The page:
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The CPU socket area looks fairly crowded. Yet large heat sinks and fan assemblies should still fit here without too much trouble. You may have to use low profile DIMMs in some configurations but this is par for the course. Since Intel switched to an integrated memory controller this has always been a problem just as it was for AMD starting in the Athlon 64 days. The large Fusion Thermo solution which keeps the power phases cool hides an 8+4 phase power system. 8 are dedicated to the CPU with an additional 4 being included for the integrated GPU.

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There are four color coded DIMM slots. DIMM slots are color coded to make figuring out how to install modules for proper dual channel memory mode operation easy. The board supports up to 32GB of DDR3 memory using 8GB modules. The DIMM slots feature a 2-phase power system. The Maximus V Formula also features ASUS’ T-Topology design. This means that the distance from the CPU to DIMM 0 and DIMM 1 is equal. In dual DIMM configurations ASUS estimates a 15% improvement to DRAM overclocking margins.

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The Z77 Express chipset is found directly in front of the expansion slots. While the cooling hardware resembles the system used on the Maximus V Extreme, the Formula version lacks a connecting heat pipe between the MOSFET cooling solution and the chipset. The chipset is cooled only by this flat, passive heat sink design which offers optimal clearances for installing expansion cards. In front of the chipset you’ll find 8 SATA ports. Red ports are SATA 6Gb/s and the black are SATA 3Gb/s. Usually there are four SATA 3Gb/s ports here. ASUS is using one for mSATA compatibility via the mPCIe combo card. The other has been allocated as a eSATA port. The Intel Z77 Express chipset only supports two SATA 6Gb/s ports. The additional ports are provided by ASMedia ASM1061 controllers.

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The expansion slot area is well thought out. A PCIe x4 slot can be found at the top for adding something other than a graphics card up there. This is nice as it allows maximum room for video cards in multi-GPU configurations while still providing an additional slot for just about anything you’d be able to imagine here. The board offers three PCIe x16 Gen3 slots for use with Ivy Bridge CPUs. This allows for a 1x16, 8x8, or 8x4x4 configuration. This isn’t necessarily ideal for 3-Way SLI but it is supported. It is however fine for Quad-SLI and CrossFire as well as standard two card SLI or CrossFire.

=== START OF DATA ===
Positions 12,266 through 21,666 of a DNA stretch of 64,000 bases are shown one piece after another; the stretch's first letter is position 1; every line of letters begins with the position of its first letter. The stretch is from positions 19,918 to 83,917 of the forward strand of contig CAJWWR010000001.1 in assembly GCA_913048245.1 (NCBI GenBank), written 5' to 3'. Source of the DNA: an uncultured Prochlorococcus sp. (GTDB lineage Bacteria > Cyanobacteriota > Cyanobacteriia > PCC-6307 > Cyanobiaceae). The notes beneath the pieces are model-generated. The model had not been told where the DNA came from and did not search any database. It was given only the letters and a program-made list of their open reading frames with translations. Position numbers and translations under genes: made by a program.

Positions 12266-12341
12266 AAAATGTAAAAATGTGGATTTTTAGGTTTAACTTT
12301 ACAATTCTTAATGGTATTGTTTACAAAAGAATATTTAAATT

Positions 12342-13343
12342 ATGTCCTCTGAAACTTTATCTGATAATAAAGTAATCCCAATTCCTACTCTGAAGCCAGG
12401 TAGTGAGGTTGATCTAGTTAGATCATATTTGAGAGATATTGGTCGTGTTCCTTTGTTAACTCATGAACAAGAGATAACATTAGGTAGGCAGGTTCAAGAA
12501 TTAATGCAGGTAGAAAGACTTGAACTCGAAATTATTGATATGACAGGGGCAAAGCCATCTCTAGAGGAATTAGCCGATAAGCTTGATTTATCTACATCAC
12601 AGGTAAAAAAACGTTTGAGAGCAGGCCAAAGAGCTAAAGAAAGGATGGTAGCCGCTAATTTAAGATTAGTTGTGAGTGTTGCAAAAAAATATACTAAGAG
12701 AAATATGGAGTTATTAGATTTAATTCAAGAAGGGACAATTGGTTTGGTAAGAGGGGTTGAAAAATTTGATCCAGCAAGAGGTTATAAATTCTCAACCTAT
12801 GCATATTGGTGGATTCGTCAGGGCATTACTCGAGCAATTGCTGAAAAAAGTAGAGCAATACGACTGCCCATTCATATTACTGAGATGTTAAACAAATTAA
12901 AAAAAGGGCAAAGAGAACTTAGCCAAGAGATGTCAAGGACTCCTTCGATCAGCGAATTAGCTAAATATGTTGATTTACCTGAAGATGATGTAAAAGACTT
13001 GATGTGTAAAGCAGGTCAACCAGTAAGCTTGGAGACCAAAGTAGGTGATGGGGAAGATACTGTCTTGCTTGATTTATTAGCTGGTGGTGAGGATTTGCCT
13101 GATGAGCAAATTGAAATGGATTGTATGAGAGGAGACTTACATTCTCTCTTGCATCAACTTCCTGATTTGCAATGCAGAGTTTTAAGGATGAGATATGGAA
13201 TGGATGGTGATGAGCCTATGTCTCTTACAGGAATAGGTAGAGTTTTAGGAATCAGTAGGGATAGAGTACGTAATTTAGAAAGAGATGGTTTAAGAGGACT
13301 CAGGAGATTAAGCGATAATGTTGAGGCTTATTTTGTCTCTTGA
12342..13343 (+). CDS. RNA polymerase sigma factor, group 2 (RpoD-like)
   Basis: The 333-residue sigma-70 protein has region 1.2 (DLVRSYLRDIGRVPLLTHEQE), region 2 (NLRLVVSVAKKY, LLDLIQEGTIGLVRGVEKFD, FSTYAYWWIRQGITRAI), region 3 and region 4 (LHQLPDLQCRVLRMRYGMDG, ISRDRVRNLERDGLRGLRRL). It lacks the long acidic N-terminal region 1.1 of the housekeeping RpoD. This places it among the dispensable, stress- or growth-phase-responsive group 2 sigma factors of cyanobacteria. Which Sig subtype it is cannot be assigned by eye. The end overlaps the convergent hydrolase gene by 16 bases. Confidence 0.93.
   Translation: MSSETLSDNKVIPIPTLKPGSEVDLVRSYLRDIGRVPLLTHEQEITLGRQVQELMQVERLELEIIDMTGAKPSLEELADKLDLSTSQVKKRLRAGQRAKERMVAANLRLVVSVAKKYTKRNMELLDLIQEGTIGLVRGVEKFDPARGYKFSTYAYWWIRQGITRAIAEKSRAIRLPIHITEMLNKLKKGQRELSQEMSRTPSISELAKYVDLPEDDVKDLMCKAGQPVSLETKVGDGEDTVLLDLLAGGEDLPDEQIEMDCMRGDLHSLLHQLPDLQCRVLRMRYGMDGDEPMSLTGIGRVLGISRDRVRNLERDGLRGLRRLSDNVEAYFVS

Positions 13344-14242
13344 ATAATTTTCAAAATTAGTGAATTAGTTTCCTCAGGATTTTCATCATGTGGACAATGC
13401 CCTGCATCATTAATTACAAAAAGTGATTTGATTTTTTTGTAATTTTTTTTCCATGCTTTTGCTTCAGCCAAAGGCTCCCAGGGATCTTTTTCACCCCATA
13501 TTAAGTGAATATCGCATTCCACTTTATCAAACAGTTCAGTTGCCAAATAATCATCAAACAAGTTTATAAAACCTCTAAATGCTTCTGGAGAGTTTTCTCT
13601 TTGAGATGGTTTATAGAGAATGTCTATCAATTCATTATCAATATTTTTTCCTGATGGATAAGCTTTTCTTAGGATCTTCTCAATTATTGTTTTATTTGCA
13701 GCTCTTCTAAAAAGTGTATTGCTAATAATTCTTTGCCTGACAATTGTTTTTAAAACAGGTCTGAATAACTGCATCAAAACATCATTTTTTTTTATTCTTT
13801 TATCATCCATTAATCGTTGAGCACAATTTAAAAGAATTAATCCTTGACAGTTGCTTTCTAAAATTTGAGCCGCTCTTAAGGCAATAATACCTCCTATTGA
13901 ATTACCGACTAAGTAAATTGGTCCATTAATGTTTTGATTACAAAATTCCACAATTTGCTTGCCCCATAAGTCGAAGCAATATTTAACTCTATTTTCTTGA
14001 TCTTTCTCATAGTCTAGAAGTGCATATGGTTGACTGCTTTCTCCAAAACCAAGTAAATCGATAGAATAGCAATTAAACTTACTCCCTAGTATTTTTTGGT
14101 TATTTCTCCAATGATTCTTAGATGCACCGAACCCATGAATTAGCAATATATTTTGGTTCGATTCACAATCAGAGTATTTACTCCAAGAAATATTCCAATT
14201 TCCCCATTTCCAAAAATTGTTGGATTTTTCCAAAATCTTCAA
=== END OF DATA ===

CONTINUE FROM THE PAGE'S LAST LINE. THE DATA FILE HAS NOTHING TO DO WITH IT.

In this area you’ll also find what ASUS calls the PCB moat. This is an area which contains the SupremeFX audio solution. While it is a Realtek ALC898 CODEC common to lesser boards it is implemented differently here. The PCB in this area is divided into two zones. Basically a digital and analog zone divided by the moat. Reference grounds are separate to isolate the audio from the rest of the board. Supposedly this is almost like having the audio solution on a separate board. You can’t see it in the photo but there is a red path of light not unlike the colored lights on everything in the movie Tron. This light not only looks cool but shows you where the division between the analog and digital zones of the PCB are. The ALC898 is houses in the SupremeFX shield. Older ROG boards just covered the ALC89x chip with a SupremeFX sticker rather than encasing it in a tin shield designed to reduce EMI. There are some different audio capacitors in this zone as well. ELNA premium audio capacitors which are designed for audio applications.

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The I/O panel is packed full with stuff. We've got a PS/2 keyboard mouse combination port, 4 USB 3.0 ports, 4 USB 2.0 ports (1 reserved for ROG connect), RJ-45 port, DisplayPort, mini-DisplayPort / Thunderbolt port, HDMI port, ROG Connect button, BIOS Flashback button, mPCI combo slot, 1 optical output and finally 5 mini-stereo jacks for audio output.